At #50BestTalks: Beyond Frontiers, the latest edition of 50 Best’s thought-leadership forum held on Monday 16th September in Paris and presented by Miele, chef Dan Barber called for greater diversity in modern agriculture, rejecting uniformity in favour of flavour
“Jane Jacobs had a problem,” said Dan Barber, chef of US restaurant institution Blue Hill at Stone Barns, as he took to the #50BestTalks stage at the Musée du Quai Branly – Jacques Chirac in Paris, France. The American activist’s problem, said Barber, was the expressway that urban planners were proposing to build through the Greenwich Village neighbourhood of New York.
Jacobs, an outspoken campaigner and preservationist, fought strongly against the construction of the expressway, which would have signified the loss of several historic buildings to the rapid urban development that was sweeping many Manhattan neighbourhoods in the 1950s and 1960s. Where planners saw chaos and the need to modernise, Jacobs saw value, beauty and order in the diversity of her neighbourhood.
Jacobs came to Barber’s mind as he visited Salinas Valley in California, one of the most productive agricultural regions in the US. “Nine of every 10 bowls of salad in the US come from this place,” said the chef. “But the tens of thousands of plants around me had this mystifying, almost military, uniformity. You get the sense that these lettuces are not a product of soil and water – they looked engineered, pre-programmed.”
And in a way, the chef reflected, they are. “Nearly all the produce we eat now is engineered to fit in a box,” said Barber. Industrialised agriculture, which prioritises vegetables that are uniform and easy to transport, has become the norm for many US producers. The seeds from which these plants are sown every year are in the hands of only four companies worldwide, which own patents for 75% of the planet’s seeds, explained the chef.
“A seed corporation can’t own onions or carrots, but they can own genes for bitterness in tomato or sweetness in carrots [through patents],” said Barber. “There is even a gene ownership on what is called a ‘pleasant tasting’ melon. So these corporations don’t only own taste, but they define it too.”
By selecting seeds based on yield, shelf life and uniformity, many other characteristics of the plant – such as nutritional value and flavour – have slowly disappeared from industrially-grown vegetables such as those grown in Salinas Valley. The most common varieties of lettuce – iceberg and romaine, which according to Barber are the most eaten vegetables in the US – contain virtually no vitamins or micronutrients.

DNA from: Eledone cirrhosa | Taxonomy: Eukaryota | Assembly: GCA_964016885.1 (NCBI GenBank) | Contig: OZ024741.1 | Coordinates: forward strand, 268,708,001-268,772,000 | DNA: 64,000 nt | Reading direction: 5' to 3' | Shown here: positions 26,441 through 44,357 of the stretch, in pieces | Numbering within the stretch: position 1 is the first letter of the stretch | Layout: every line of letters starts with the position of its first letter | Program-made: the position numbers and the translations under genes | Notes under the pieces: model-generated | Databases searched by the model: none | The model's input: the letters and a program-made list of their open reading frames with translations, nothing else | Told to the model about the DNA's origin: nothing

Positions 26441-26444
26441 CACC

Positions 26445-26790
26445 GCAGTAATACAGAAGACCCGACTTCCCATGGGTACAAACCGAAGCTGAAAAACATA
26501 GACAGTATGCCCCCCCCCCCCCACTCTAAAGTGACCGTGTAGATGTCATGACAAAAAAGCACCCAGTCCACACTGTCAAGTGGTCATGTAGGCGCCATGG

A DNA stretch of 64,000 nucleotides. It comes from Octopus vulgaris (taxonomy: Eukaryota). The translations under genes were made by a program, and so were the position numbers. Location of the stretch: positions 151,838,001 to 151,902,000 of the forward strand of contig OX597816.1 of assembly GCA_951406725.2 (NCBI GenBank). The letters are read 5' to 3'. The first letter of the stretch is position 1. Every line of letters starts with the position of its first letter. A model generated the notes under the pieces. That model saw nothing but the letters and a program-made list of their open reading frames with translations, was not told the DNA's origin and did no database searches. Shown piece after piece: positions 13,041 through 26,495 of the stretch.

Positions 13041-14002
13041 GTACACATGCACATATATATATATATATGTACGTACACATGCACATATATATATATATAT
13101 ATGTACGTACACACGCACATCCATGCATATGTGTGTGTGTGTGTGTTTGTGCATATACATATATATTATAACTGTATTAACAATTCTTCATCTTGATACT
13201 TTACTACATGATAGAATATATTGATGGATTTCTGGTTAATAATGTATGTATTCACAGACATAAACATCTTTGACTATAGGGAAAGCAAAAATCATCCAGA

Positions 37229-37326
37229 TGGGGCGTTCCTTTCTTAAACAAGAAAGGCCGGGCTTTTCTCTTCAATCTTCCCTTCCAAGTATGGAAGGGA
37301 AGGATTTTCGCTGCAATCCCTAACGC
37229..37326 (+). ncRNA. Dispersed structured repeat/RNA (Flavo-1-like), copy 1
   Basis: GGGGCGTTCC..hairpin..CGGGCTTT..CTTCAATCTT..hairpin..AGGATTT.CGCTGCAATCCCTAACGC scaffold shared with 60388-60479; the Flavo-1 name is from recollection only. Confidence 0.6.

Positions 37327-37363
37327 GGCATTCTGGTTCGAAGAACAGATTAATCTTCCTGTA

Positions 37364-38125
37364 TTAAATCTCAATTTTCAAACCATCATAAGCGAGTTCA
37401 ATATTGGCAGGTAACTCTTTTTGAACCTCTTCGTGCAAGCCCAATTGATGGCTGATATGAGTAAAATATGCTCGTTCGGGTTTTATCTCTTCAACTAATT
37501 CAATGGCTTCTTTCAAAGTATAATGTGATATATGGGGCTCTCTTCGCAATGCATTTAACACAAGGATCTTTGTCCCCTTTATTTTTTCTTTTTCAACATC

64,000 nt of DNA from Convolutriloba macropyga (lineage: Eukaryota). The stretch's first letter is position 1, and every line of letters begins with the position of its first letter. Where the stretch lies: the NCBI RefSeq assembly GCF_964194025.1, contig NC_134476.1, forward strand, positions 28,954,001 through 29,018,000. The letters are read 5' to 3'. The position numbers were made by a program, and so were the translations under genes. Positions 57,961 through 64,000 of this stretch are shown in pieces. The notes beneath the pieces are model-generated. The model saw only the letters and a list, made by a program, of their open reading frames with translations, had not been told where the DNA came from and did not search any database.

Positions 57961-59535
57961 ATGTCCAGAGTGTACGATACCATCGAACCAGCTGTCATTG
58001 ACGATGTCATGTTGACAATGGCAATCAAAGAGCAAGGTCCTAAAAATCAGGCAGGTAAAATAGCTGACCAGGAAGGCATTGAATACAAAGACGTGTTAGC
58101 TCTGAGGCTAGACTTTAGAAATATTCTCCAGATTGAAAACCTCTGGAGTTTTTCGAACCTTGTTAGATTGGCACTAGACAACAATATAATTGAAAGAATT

Flavour-packed peppers and squashes by Dan Barber's Row 7 Seed project
In response, many of the leading chefs in the world have gone back to heirloom seeds, which produce vegetables with much better flavour. While Barber understands and shares the modern fascination with heirloom varieties, he believes these cannot be the future. “We advance flavours by manipulating old ones with new recipes. Now we have to do the same with seeds,” he said.
Barber first stumbled upon the issue when he asked farmer Michael Mazourek to breed a better-tasting butternut squash for Blue Hill at Stone Barns and was told that it was the first time anyone had ever asked Mazourek to breed specifically for flavour. Soon after, Barber and Mazourek joined forces with seedsman Matthew Goldfarb to found Row 7 Seed, a company that engineers and sells seeds selected for higher nutrition and better flavour.
“We need to reject the idea that seed companies can dictate from on high. Over the past year, I have been introduced to more varieties of lettuce, tomatoes and potatoes than I can name, coming from farmers all over the world. Seed companies don’t want them. But we do,” said Barber.
Reflecting on Jacobs and her fight to preserve the unique look of New York neighbourhoods, the chef said that today, it is impossible to imagine a world in which the activist had lost. The same way, with Row 7 Seed, Barber wants to create a world where it is impossible to imagine vegetables that all look and taste the same.
Concluding his presentation at #50BestTalks: Beyond Frontiers, the chef said: “I took a look at the gathering of chefs in this room, I thought about the organising principle of 50 Best and all that it provides, and I thought: who better to lead this movement than chefs?
“Chefs to champion diversity. To illuminate and mobilise our communities. To take control of our neighbourhoods. To reject the idea that seed companies have the right to dictate from up high, to build these ridiculous monoculture highways through our rich ecologies. To refuse their claim that they own taste. To reject the notion that seed is software fit for a box. To protest and protect the seed for what it is: dynamic, living, delicious.”
Watch Barber’s full speech at #50BestTalks in Paris in the video: